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Series / My Favorite Martian

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Before he became the Hulk, Bill Bixby palled around with aliens. Small world.

The premise of this 1963 sitcom is simple: A Martian anthropologist (Ray Walston) is stranded on Earth when his saucer crashes. He is taken in by Tim (Bill Bixby), a kindly but not too bright earthling who happens, of all things, to be a newspaper reporter. "Uncle Martin" fortunately looks just like a human being except for two retractable rabbit-ear antennae which emerge from his head. He has some special powers, but not enough to keep himself or his human sidekick out of trouble with their feather brained landlady and her suspicious love interest. Nor is he able to repair his saucer, hidden in the garage, possibly because he's not a mechanic.

A movie adaptation was released in 1999 that went by the same name.

Not to be confused with "Your Favorite Martian", an animated music video series by YouTube sensation Ray William Johnson.


Compare with Mork & Mindy, the The '70s equivalent that largely didn't need visual effects to anything to the same degree for the otherworldly effect; Robin Williams was enough.

This TV series provides examples of:

  • Added Alliterative Appeal: Mrs. Brown's brownies.
  • Alien Among Us: Uncle Martin.
  • Alien Non-Interference Clause: Martin. While he's witnessed many great men and famous deeds, he never interferes, inspires or does things for them, believing that individuals and nations must find their own ways. We're given to understand this is general Martian ethics, not just Martin's own belief. (This aired three years before Star Trek codified the Prime Directive.)
  • Aliens Speaking English: Martin speaks perfect English. Justified in that Martin has been to Earth many times in the past and is Mars' foremost authority on the planet.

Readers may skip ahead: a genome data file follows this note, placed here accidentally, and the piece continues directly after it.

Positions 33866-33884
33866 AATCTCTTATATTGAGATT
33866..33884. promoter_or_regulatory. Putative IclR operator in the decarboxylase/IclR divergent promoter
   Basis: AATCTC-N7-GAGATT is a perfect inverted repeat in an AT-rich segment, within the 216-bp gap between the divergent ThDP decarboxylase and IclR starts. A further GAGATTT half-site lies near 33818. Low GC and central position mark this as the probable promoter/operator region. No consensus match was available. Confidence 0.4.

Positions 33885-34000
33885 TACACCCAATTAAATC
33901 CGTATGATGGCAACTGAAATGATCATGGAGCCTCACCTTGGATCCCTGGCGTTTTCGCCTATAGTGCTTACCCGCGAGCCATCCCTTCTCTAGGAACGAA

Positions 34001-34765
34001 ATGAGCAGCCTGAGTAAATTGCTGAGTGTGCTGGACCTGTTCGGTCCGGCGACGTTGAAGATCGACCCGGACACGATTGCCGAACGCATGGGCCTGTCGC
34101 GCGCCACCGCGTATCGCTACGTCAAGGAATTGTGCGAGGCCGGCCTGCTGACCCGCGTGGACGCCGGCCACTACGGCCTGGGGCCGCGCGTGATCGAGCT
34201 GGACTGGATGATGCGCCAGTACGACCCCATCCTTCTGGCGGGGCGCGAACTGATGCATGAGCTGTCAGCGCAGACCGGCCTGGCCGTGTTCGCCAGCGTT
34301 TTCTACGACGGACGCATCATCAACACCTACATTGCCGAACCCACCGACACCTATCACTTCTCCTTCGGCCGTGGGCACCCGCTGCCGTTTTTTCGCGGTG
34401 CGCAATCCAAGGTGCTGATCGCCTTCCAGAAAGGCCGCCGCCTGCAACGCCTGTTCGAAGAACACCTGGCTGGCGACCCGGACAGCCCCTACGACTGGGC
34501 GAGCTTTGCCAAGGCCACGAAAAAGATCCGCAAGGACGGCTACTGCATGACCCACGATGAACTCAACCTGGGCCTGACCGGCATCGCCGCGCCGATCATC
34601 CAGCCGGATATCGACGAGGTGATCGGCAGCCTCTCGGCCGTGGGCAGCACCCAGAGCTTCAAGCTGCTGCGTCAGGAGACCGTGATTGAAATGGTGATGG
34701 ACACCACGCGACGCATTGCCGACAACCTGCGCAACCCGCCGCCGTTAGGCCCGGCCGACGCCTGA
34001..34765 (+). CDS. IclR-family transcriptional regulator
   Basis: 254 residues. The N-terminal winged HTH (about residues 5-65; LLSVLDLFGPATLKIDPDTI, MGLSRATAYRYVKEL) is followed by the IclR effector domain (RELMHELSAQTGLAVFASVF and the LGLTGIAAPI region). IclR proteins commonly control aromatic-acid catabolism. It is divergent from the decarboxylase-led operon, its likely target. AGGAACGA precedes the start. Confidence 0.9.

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  • Amusing Alien: Martin
  • Animated Adaptation: A short-lived Filmation version, My Favorite Martians.
  • Annoying Patient: Martin falls ill and naturally it falls on poor Tim to nurse him back to health, through much whining and chaos.
  • Cassandra Truth: No one believes Martin when he tells them he's a Martian.
  • Chuck Cunningham Syndrome: Martin's nephew, Andromeda, appeared in one episode. The end of that episode had him staying with Tim and Martin. He was gone the next episode with no explanation, although the character did reappear in the animated version of the show.
  • Cloudcuckoolander: Mrs. Brown
  • Cousin Oliver: A stranded Martian kid named Andromeda, or "Andy," was introduced in the very last season, though only appeared on one episode (being absent for the remaining 8 episodes). Filmation's Animated Adaptation aged him up to his teens and kept him on as one of the main characters.
  • Cowboy Episode: "Go West, Young Martian".
  • The Ditz: Tim O'Hara is a nice guy, but not very smart.
  • Do Not Adjust Your Set: In one episode, Martin has a problem with his head, causing him to broadcast everything he sees and hears to every television station (and thus to every set) in the United States.
  • Fantastic Anthropologist: Uncle Martin, among his other credentials.
  • Finger Wag: The Martian reads Tim's thoughts in the first episode.
    The Martian: Tsk tsk tsk.
  • Honorary Uncle: "Uncle" Martin.